I don't know that I specifically spelled it out as such on my blog, but one subpoint to my New Year's Resolution was not only to come to terms with change, but also to try new things.
When is a better time than in the de-familiarizing context of vacation? Granted, I was visiting with family, but for the most part, being in another geographic region virtually ensures that should one make an ass of one's self, one would not likely have to see the witnesses again (except, of course, for the relatives, but family's just not family without stories of embarrassment to laugh over). With that in mind, I was presented with the opportunity to ice skate whilst on vacation. My first impulse? Oh hell no. Nuh uh. I've said before that I wouldn't skate because "I can think of better ways to fall flat on my ass."
It's a new year, I told my recalcitrant self. They have these walker-like things you can start out with, my limber young cousins told me. Fine. I'd try it. The snots would laugh their heads off at me, I was sure, but hey, a little humiliation never killed anybody, and it would be one more thing to cross off the long list of things I've never done or tried.
So after a wait in line and having someone help me lace my skates tight enough, I walked across the floor on the way to the rink, more tentatively than the people who obviously weren't strangers to ice skates. Not too bad, I thought and said. My aunt pointed out that it would be different on ice. That's what I was afraid of.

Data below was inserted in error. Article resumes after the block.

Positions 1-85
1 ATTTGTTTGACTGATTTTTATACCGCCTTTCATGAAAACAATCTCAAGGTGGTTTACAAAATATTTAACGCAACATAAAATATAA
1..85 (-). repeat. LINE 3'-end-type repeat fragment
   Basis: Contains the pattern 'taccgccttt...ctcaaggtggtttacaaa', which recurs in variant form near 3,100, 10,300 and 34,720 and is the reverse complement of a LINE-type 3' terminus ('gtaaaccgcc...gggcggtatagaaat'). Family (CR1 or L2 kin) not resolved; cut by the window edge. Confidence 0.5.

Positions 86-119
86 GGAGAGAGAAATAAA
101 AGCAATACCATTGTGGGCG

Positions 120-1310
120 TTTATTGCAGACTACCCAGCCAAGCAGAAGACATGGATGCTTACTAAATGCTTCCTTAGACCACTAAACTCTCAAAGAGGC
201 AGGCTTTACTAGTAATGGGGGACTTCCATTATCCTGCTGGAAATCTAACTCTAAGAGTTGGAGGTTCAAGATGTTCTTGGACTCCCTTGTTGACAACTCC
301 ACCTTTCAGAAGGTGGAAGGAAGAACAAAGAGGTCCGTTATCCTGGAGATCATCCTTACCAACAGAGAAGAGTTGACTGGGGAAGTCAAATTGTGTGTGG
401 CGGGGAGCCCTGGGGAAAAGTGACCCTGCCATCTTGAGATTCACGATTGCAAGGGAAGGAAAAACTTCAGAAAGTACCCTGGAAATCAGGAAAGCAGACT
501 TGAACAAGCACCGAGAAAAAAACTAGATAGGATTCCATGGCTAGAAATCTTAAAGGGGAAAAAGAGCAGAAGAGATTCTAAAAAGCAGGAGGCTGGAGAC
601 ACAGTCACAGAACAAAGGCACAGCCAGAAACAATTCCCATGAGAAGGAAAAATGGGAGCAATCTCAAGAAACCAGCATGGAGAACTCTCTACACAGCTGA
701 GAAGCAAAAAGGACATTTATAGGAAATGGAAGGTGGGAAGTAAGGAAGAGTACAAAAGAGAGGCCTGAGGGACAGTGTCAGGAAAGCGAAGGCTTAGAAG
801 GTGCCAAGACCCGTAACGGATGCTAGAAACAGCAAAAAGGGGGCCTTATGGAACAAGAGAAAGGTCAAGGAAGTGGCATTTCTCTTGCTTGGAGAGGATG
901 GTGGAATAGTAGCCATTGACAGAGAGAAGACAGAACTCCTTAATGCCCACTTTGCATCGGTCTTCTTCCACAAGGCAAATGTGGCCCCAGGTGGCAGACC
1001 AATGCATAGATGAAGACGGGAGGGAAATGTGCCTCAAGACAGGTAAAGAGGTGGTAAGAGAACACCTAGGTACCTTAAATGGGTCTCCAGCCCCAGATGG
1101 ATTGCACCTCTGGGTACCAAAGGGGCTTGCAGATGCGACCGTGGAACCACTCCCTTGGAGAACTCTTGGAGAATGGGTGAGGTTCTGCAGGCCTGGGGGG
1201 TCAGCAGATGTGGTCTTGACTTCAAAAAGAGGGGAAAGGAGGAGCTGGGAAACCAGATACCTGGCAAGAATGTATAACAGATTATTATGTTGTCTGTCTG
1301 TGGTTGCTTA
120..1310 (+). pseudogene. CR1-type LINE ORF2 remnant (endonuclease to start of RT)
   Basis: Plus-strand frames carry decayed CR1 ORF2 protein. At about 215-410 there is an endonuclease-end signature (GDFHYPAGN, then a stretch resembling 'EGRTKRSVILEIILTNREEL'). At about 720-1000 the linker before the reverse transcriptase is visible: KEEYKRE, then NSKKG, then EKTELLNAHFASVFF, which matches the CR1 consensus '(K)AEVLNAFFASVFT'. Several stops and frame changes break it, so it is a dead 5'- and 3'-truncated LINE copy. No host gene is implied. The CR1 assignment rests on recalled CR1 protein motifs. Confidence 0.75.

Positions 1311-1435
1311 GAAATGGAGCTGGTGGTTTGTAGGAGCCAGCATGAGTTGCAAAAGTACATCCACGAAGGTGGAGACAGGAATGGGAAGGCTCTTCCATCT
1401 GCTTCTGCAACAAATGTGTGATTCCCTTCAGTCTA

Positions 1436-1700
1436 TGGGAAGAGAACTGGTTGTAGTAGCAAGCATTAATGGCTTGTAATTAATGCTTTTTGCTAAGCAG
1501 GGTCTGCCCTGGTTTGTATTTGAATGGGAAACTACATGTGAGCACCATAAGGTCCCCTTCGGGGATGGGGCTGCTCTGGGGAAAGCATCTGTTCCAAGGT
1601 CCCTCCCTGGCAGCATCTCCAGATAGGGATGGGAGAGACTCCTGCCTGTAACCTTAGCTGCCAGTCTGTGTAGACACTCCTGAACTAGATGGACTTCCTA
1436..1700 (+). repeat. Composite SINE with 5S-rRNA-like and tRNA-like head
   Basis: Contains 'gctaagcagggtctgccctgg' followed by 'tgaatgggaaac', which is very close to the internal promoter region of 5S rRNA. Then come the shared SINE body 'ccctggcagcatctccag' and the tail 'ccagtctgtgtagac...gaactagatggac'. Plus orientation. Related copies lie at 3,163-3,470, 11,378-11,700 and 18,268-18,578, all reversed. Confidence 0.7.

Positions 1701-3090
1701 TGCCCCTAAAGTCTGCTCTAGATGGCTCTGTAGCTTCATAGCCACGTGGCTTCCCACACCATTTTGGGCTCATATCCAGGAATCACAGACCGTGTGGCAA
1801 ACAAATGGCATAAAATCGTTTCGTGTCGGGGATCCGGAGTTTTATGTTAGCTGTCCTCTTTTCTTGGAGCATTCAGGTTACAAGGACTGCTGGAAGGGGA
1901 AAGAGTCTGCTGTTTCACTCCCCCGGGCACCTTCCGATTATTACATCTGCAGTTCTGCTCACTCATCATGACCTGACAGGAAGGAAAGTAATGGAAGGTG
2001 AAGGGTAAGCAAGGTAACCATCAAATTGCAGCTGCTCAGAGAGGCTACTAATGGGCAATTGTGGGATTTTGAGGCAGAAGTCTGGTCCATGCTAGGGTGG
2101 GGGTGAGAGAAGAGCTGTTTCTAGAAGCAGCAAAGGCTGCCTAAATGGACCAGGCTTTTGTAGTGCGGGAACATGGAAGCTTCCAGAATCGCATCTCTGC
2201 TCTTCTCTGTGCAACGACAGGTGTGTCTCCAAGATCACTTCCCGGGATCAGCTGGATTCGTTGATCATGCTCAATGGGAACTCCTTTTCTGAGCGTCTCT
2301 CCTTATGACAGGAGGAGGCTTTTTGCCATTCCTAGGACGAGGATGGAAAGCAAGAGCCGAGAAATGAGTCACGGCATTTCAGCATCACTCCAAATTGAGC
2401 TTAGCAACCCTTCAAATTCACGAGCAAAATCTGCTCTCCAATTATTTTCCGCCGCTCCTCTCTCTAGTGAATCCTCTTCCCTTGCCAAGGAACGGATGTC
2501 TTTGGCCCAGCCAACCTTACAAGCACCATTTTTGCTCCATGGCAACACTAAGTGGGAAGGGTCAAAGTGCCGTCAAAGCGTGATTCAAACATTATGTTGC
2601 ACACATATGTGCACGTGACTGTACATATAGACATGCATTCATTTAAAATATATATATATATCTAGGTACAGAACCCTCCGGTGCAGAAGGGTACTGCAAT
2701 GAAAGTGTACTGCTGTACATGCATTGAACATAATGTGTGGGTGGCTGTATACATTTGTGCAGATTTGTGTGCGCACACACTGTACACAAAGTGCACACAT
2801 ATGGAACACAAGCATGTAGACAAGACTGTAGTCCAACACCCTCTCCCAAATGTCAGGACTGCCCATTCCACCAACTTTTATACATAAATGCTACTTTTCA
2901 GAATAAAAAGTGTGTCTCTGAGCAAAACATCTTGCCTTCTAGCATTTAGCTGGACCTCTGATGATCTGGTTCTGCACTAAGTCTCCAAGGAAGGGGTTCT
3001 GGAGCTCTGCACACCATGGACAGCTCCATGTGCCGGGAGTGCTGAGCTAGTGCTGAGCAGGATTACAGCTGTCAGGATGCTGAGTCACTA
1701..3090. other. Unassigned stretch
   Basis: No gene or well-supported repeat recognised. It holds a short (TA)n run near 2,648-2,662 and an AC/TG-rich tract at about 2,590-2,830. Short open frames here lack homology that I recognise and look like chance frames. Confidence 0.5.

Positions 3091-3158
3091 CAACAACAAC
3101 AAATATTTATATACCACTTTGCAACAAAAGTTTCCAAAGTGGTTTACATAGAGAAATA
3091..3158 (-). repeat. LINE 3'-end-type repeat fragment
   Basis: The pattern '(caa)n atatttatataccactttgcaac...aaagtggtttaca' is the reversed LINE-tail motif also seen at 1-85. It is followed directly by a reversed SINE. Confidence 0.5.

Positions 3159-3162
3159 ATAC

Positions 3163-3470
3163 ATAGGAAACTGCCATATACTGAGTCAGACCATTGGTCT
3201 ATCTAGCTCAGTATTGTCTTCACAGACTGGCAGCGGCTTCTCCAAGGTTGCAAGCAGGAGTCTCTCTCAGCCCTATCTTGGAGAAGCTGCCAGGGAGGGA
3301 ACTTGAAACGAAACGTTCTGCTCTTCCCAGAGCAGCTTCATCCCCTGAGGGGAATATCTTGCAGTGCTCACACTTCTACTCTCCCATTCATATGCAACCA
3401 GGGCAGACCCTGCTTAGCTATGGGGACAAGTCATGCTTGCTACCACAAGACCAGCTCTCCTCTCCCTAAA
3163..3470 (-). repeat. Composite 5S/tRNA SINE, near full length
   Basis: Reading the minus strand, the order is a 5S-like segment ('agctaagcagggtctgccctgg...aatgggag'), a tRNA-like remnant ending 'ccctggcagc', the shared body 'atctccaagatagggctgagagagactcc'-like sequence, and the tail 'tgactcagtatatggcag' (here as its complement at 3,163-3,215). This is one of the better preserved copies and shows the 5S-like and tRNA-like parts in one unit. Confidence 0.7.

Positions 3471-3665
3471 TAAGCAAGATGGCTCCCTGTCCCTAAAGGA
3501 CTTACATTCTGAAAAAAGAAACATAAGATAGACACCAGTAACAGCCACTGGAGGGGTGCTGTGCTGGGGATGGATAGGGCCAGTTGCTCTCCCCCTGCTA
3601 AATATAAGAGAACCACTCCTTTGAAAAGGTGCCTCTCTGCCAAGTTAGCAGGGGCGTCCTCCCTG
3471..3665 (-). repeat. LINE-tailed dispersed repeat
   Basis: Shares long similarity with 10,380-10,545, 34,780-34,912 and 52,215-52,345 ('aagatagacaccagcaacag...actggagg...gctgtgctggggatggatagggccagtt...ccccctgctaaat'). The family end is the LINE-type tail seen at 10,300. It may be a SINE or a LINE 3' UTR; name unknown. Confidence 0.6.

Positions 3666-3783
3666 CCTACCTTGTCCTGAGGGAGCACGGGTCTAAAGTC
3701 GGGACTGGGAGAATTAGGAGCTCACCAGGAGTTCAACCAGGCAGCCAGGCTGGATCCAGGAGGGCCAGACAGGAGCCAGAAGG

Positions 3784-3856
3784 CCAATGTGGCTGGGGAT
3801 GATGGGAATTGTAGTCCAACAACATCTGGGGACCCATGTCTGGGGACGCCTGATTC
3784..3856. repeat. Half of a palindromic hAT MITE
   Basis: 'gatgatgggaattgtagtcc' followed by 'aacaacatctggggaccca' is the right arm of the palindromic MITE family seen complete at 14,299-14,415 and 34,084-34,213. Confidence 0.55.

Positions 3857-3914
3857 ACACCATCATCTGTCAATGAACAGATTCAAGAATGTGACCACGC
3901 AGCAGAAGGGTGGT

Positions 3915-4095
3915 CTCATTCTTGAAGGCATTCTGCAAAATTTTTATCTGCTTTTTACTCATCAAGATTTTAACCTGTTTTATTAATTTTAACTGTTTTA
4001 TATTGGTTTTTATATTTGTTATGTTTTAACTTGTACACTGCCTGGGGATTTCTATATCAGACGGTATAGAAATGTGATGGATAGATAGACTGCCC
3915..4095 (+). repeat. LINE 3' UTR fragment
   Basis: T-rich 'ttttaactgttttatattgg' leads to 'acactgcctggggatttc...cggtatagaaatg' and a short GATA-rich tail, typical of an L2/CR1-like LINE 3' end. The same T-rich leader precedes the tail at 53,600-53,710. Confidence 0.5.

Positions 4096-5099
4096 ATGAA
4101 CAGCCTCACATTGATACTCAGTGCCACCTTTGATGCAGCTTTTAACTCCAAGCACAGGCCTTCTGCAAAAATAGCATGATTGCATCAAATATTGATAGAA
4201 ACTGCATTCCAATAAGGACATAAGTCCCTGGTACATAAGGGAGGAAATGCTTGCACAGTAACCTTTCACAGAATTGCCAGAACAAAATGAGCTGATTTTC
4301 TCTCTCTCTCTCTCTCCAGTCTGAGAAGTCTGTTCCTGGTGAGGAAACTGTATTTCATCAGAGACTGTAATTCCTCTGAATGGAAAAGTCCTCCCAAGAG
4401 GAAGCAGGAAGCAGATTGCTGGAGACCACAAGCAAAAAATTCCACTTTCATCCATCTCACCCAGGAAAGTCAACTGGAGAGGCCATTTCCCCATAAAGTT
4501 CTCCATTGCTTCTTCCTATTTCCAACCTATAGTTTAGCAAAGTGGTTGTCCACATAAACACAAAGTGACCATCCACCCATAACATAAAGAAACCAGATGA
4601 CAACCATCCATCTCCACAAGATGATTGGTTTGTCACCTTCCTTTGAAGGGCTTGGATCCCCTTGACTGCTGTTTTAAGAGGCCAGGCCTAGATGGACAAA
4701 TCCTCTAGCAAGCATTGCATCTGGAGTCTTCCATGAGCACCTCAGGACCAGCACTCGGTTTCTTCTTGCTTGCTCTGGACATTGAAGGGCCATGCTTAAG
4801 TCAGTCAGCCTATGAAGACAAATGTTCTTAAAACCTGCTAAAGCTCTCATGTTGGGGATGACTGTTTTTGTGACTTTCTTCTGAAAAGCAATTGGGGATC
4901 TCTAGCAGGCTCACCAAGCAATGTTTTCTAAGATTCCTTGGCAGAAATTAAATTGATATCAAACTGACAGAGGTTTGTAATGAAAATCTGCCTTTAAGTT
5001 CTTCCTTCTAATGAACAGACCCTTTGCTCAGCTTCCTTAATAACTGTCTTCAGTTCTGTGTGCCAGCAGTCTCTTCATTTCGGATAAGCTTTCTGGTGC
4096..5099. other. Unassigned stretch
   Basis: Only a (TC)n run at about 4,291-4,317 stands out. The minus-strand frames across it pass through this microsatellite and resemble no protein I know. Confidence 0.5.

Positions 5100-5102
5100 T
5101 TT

The moment of truth came. I stepped ever so gingerly onto the ice. I clung to the edge as I tried to find a walker that wasn't being used in the third of the rink designated for the newbies. I found a walker and tried to maneuver my way among dozens of kids whizzing by with small walkers and clumsy adults following at a significantly less breakneck pace. Again, I was surprised to find it wasn't that bad. I settled into a pace somewhere between the two extremes. Lest I give a false impression of courage and ease of transition, I might add that my upper arms started to ache from the tight grip I was keeping on the support.
Soon, after about half an hour, everyone had to clear out so they could run the zamboni. When I got back, I decided to test my growing confidence out on the open stretch of ice where the walkers weren't allowed. It was the same principle, I figured, and besides, it was getting too crowded where I had been and I kinda wanted to be with my cousins. So I ventured out, and to my vast surprise, fell on neither my ass nor, even worse a fear, my face. I was hardly what you would describe as "graceful," but "up on my feet and mobile" is as close a second place as this non-athletically inclined lass hopes to come. Once, I nearly fell, but I sorta wobbled a bit and caught my balance. Graceless, but it did the job.
I fully expected to ache the next day given that the extent of my exercise for the last few months consisted of brief hikes across campus, but I didn't, aside from my arms. And I had a blast. I'd do it again, too, if the opportunity arose. I hope it does.
It taught me a good lesson, one I know at a fundamental level but constantly lose sight of: I tend to, as an Incubus song puts it, "let my fear take the wheel and drive." I can't even begin to count the number of things I've avoided because I built up the what-ifs and worst-case scenarios to a fever-pitch. But the things I've done? Not nearly as scary as my overactive imagination built them up to be. And some have paid off. Ice skating wasn't a life-changing event, but I'm going to file it away as a positive omen for the year. Lately, I've felt that nagging negativity try to move in, and I'm trying to bolster myself against an attack.
I have more to write about my trip, but I'm jet-lagged right now and my bed's looking mighty nice after a week of sleeping on an air mattress.